I remember them quite vividly, particularly the ones about frogs! And the memories are definitely fond – particularly the thrill of leaping up to the next colour level.

How important are school readers in students’ literacy education?

They’re an absolutely vital resource for teachers. Carefully levelled readers like the Oxford Reading for Comprehension books can be chosen to match each student’s ability, and offer a clear pathway to progress in building confidence and vocabulary. They also give teachers very clear points of reference to track each student’s progress.

What is your advice to parents/teachers who are struggling to encourage their children/students to read?

It’s a really challenging time to answer this question – there are so many demands on kids’ attention these days. I’d say, take a close look at the kinds of TV shows, movies and digital games that are capturing their attention and try to hunt down books with similar themes and settings. Read these books with them.

What is your favourite picture book? And your favourite book overall?

My favourite picture book would have to be anything at all by Shaun Tan. But I’ll say The Lost Thing, as it’s the one I keep going back to. Tan’s artwork always packs an emotional punch, which is all the more extraordinary given the metaphorical approach he often takes to storytelling.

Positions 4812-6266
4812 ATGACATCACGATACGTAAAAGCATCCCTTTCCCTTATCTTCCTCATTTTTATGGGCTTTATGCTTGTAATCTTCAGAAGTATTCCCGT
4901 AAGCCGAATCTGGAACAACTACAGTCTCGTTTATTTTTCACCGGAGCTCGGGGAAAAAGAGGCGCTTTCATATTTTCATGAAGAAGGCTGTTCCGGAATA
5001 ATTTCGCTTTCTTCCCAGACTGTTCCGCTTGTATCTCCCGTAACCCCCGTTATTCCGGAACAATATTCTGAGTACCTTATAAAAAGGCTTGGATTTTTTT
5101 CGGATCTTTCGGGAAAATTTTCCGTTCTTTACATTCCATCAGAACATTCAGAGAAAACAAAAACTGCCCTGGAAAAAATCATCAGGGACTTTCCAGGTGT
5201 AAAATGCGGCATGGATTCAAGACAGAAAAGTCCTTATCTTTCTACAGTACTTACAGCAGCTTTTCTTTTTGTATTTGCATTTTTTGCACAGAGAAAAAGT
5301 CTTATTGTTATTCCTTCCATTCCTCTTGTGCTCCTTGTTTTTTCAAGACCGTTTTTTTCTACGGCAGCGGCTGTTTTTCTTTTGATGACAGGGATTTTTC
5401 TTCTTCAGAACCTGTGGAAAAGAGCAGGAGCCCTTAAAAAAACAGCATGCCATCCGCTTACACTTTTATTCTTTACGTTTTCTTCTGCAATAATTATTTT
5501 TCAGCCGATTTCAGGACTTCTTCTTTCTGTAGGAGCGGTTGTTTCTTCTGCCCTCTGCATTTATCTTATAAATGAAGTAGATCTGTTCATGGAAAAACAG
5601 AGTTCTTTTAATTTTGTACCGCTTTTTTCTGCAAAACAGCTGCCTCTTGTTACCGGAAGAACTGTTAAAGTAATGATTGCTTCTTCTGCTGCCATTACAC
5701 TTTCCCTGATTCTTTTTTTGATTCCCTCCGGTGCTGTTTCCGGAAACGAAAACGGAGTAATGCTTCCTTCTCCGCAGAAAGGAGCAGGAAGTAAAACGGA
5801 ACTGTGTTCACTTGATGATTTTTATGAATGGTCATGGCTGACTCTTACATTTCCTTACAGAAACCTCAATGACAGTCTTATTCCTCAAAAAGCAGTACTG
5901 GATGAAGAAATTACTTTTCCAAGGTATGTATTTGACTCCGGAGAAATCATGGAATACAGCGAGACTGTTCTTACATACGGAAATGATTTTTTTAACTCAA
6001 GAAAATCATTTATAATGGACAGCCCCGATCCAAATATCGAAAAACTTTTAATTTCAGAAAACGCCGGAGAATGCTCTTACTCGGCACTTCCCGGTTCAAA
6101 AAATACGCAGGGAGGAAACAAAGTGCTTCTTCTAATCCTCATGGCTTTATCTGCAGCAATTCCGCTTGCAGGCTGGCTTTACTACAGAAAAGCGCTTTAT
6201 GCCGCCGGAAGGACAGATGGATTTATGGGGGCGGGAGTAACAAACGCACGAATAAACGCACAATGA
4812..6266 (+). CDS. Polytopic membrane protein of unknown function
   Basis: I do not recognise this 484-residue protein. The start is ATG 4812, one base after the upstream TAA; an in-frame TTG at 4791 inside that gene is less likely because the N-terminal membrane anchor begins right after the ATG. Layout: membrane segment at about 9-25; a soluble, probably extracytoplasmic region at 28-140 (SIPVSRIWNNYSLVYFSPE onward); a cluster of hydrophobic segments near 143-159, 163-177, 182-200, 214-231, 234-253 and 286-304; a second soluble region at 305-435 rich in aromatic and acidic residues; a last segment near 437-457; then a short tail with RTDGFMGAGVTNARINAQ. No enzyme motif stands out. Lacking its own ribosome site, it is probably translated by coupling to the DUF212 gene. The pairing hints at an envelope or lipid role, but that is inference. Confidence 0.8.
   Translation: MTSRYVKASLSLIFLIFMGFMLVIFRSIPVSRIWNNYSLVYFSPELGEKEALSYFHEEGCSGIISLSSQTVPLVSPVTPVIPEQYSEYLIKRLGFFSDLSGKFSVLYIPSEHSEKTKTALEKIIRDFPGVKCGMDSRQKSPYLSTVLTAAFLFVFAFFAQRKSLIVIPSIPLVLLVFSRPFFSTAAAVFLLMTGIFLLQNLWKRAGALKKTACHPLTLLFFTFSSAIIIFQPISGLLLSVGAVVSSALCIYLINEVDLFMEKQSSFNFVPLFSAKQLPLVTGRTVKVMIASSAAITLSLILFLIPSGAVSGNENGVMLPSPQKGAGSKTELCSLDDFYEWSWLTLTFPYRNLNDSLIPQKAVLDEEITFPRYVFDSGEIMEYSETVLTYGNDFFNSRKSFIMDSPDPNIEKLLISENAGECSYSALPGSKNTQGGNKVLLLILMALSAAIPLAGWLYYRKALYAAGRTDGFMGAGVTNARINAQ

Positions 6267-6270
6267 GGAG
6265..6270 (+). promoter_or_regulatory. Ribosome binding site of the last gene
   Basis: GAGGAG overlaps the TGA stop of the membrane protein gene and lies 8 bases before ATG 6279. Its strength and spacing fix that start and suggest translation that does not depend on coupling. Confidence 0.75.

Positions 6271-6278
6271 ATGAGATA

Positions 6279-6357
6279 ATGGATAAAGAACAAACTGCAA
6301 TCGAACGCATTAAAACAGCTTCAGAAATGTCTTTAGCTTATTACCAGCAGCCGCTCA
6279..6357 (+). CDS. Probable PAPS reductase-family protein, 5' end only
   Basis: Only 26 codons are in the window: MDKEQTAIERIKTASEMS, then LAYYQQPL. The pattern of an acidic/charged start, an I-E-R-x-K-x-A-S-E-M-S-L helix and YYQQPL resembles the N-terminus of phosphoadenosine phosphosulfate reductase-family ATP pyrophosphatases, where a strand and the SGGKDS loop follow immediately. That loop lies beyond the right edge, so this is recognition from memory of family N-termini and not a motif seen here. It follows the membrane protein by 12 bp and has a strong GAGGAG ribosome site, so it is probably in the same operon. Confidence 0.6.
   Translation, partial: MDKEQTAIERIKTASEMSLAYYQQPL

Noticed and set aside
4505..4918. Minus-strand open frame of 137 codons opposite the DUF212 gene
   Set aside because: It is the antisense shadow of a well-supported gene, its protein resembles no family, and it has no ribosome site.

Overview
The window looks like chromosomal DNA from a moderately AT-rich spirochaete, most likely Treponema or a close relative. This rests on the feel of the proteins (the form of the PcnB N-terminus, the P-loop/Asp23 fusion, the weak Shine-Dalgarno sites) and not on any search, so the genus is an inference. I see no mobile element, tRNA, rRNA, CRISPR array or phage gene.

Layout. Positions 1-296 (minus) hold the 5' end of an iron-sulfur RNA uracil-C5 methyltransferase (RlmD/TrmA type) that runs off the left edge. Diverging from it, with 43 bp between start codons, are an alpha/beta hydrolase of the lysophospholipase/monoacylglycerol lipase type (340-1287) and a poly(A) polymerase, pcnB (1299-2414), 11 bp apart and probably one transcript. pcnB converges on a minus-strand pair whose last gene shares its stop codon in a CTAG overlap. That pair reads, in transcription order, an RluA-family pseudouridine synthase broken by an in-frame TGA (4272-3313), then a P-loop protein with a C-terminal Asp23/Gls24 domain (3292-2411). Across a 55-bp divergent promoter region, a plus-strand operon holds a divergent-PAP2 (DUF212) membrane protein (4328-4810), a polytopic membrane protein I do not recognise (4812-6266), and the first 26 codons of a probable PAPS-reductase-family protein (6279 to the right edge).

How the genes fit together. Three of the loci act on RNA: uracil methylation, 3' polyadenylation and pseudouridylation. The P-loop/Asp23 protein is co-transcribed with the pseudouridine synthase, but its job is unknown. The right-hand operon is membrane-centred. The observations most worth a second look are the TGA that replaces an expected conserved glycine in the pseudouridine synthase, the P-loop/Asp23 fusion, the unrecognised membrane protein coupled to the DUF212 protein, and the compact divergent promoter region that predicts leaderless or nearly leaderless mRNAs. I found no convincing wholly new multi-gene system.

As for my favourite book overall, it’s currently Joseph Anton, by Salman Rushdie – Rushdie’s own account of his extremely complicated life during the fatwa era, and the turmoil it caused in his own relationships. Having been a high school student when this saga began, I now feel that Rushdie’s ordeal represented a certain loss of innocence for many of us – the idea that people could be killed for writing or publishing fiction. Reading Joseph Anton many years later was both a horse’s-mouth insight into Rushdie’s life in hiding, and a reminder that the world occasionally has the ability to tilt itself back towards reason.

Oxford Reading for Comprehension was shortlisted in the Primary Student Resource – English (Literacy/Literature/Language) category of the Educational Publishing Awards Australia 2019